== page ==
Ball impact resistance

Sports halls and gymnasiums are home to games with fast-moving balls whose kinetic energy is capable of destroying electrical equipment. Aside from the equipment’s loss of function, parts of it can also fall down and present an accident risk to people. Therefore, German standard DIN 18032-1 "Sports halls – Halls and rooms for sports and multi-purpose use – Planning principles" contains construction requirements for sports halls. According to this standard, luminaires as well as their accessories such as trunking or suspension materials must be ball-proof.

Figure 2.53: Ball-impact test device

e Test conditions for ball impact safety are described in DIN 18032-3 "Halls for gymnastics, games and multi-purpose use, testing of safety against ball throwing" and in DIN 57710-13 "Luminaires with operating voltages below 1000 V; luminaires safety to ball throwing". Following these conditions, luminaires are tested using a ball-shooting device. After a total of 36 handball shots from three directions at an impact speed of ca. 60 km/h, luminaires may not exhibit any significant damage; most notably lamps must not break and no parts may fall down during testing. The mark issued for ball-impact safety is the ball symbol.

In sports or tennis halls, the installation of surface-mounted luminaires directly to the ceiling of the hall is not always possible or practical. This is the case e.g. where beams or light domes interrupt what would need to be a continuous installation surface or where luminaires directed towards the playing field present photometric advantages. Such cases benefit from trunking installations. Ball-impact safety must be tested for and ensured for this installation type as well.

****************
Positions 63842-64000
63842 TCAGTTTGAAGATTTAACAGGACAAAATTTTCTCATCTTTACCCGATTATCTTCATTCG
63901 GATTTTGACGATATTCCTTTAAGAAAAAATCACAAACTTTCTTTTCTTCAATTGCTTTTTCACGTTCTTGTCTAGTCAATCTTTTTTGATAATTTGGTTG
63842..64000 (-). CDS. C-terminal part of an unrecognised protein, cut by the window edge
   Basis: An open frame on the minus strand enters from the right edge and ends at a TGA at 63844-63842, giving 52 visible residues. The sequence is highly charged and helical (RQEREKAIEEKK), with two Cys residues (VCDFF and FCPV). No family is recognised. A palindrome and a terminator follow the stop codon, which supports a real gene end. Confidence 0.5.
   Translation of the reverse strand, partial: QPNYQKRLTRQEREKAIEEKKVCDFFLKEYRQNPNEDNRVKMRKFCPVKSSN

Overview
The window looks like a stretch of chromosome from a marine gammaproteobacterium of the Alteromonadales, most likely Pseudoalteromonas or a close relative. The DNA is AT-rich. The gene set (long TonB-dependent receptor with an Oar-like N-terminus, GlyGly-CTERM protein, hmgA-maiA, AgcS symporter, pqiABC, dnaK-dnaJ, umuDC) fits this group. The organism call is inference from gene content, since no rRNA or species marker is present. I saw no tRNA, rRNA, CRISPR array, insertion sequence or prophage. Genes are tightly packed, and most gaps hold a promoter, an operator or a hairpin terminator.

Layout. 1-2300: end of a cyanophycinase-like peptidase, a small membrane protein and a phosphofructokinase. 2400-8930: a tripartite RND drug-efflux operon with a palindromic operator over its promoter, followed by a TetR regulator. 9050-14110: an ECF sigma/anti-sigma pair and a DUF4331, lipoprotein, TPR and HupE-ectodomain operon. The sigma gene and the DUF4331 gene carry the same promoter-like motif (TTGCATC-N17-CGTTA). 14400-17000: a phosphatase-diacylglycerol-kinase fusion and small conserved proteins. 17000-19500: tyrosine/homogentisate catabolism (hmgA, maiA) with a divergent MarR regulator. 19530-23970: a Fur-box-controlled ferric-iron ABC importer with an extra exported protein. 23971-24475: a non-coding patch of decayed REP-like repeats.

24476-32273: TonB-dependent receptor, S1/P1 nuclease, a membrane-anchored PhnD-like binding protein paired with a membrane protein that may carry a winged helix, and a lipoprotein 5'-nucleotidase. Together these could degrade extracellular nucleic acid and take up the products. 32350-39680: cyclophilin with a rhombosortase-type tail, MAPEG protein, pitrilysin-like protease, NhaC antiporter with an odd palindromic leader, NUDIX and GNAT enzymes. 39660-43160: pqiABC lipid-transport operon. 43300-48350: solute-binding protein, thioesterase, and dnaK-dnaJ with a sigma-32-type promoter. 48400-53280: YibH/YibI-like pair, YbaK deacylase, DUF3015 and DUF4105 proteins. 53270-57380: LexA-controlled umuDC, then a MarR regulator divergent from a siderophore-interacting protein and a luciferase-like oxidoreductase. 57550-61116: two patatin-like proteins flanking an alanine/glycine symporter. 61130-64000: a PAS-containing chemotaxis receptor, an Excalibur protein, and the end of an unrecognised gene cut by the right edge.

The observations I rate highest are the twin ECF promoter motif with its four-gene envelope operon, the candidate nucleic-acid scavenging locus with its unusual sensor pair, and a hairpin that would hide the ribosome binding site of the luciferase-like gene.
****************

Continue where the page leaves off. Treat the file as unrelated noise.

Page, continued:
Unlimited ball-impact safety in both surface and suspended installation fundamentally can only be ensured if the manufacturer’s notes in the installation instructions are observed.

To prevent tennis balls from getting caught in optical systems, only luminaires with closed prismatic covers or suitable louvres should be used in tennis halls. Given the diameter of tennis balls – between 63.5 mm and 66 mm – louvre fields should be designed accordingly narrow. In facilities where even smaller balls are used, e.g. in squash, only closed luminaires are permissible.